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AND COLONIZATION.

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country, on the ground of its being expended for the due control and custody of refractory convicts transported from Great Britain and Ireland; and the appropriation in question was ordered by the Right Honourable Secretary, under the idea that the ordinary revenue of the colony would be inadequate to meet so large an addition to its annual expenditure. Now supposing that this had actually been the case, it was most impolitic for the mother country to effect so paltry a saving on the annual expense of maintaining her unruly convicts beyond seas, at so prodigious an expense to the moral welfare of a flourishing colony, and at so great a loss to herself in a different respect: for the annual importation of three thousand additional free emigrants into New South Wales, which the misappropriated revenue could have effected, would not only have enabled the colony to meet the whole amount of its police expenditure at a much earlier period; but the very outlay of that revenue for such a purpose would have afforded a seasonable relief to the mother country, both by carrying off so large an additional number of her superabundant inhabitants of the labouring classes, and by giving profitable employment, for at least six months together, to at least fifteen or twenty of her ships.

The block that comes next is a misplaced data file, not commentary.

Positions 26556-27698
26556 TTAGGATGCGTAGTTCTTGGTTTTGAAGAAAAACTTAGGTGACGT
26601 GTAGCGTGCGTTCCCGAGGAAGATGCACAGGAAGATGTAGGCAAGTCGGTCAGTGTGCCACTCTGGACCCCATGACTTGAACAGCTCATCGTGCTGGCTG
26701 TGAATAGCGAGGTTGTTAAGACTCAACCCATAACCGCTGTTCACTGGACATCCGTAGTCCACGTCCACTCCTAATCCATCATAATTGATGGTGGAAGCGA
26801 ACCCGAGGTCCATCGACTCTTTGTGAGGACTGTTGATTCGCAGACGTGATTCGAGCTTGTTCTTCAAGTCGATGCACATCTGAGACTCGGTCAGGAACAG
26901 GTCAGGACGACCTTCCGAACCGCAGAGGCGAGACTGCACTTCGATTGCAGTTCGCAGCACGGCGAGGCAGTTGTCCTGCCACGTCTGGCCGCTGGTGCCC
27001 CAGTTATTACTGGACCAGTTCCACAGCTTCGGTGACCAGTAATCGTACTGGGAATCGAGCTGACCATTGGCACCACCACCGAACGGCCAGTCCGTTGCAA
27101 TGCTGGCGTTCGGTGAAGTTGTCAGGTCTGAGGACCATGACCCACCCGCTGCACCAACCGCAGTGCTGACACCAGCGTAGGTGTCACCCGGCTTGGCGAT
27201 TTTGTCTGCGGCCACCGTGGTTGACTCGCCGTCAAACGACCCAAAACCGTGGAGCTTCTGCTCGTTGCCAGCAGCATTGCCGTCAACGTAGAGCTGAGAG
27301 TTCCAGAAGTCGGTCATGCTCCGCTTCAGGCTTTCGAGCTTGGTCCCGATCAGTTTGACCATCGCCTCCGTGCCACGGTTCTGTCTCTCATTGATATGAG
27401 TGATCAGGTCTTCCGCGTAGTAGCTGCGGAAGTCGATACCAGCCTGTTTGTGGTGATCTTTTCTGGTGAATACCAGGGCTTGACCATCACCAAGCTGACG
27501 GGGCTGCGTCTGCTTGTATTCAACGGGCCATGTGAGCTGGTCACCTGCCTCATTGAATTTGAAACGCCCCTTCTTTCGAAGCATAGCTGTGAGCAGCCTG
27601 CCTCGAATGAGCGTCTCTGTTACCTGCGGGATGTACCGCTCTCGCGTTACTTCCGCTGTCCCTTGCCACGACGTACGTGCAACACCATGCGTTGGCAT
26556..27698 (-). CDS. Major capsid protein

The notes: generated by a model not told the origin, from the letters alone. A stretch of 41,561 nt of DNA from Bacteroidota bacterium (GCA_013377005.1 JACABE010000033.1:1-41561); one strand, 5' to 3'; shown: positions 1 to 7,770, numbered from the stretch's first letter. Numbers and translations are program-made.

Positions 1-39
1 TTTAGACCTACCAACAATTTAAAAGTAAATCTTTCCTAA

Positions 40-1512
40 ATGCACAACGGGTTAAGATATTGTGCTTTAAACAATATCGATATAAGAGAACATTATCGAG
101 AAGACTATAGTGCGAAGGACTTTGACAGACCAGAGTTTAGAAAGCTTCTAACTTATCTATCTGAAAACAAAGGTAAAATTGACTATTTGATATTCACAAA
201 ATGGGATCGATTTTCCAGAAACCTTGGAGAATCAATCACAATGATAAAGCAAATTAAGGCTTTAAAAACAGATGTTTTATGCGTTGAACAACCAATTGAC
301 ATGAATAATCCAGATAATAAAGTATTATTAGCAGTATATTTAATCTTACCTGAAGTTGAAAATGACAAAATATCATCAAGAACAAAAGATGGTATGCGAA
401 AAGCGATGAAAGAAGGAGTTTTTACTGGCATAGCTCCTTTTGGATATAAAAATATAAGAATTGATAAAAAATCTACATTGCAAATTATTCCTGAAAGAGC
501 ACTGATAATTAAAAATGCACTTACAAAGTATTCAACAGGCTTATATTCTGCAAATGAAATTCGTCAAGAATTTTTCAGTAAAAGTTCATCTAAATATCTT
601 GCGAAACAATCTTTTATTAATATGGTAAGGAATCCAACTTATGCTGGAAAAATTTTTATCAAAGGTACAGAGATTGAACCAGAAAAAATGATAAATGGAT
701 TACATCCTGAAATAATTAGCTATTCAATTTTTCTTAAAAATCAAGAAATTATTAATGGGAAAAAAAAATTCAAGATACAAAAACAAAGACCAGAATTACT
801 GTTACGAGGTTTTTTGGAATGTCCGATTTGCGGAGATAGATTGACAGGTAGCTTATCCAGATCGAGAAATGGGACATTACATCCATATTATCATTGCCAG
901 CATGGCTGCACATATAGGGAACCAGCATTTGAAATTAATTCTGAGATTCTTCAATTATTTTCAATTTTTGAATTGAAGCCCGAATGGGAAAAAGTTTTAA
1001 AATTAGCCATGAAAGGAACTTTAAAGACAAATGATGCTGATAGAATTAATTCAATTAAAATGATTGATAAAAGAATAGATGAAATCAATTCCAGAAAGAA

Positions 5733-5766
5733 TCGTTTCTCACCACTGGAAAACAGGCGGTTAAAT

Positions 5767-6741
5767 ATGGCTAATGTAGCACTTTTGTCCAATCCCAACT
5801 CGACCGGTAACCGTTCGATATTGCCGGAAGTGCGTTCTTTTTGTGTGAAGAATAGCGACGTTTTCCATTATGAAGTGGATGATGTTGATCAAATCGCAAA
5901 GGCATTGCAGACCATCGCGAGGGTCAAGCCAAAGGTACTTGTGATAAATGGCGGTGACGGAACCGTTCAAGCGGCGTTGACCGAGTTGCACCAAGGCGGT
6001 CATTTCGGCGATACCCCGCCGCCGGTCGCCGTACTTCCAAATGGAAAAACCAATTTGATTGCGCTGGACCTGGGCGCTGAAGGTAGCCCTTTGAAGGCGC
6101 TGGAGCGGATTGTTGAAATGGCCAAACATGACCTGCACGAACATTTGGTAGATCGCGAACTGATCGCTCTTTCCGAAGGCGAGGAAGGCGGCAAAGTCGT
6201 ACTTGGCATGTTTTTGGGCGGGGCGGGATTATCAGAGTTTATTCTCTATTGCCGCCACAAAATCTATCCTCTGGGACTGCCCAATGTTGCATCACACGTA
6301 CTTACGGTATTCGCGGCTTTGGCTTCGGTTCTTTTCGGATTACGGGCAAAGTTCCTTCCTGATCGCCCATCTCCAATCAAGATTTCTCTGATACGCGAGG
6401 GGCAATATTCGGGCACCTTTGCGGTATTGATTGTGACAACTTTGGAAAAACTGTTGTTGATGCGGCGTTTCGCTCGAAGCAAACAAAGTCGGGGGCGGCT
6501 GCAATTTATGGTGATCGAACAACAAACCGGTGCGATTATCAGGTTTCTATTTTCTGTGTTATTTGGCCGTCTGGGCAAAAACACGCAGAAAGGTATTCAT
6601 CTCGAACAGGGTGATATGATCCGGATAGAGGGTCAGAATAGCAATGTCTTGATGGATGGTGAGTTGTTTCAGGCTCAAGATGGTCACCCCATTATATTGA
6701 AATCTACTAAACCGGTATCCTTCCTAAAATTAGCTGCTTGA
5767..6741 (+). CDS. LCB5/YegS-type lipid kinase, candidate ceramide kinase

So strong, however, was the demonstration of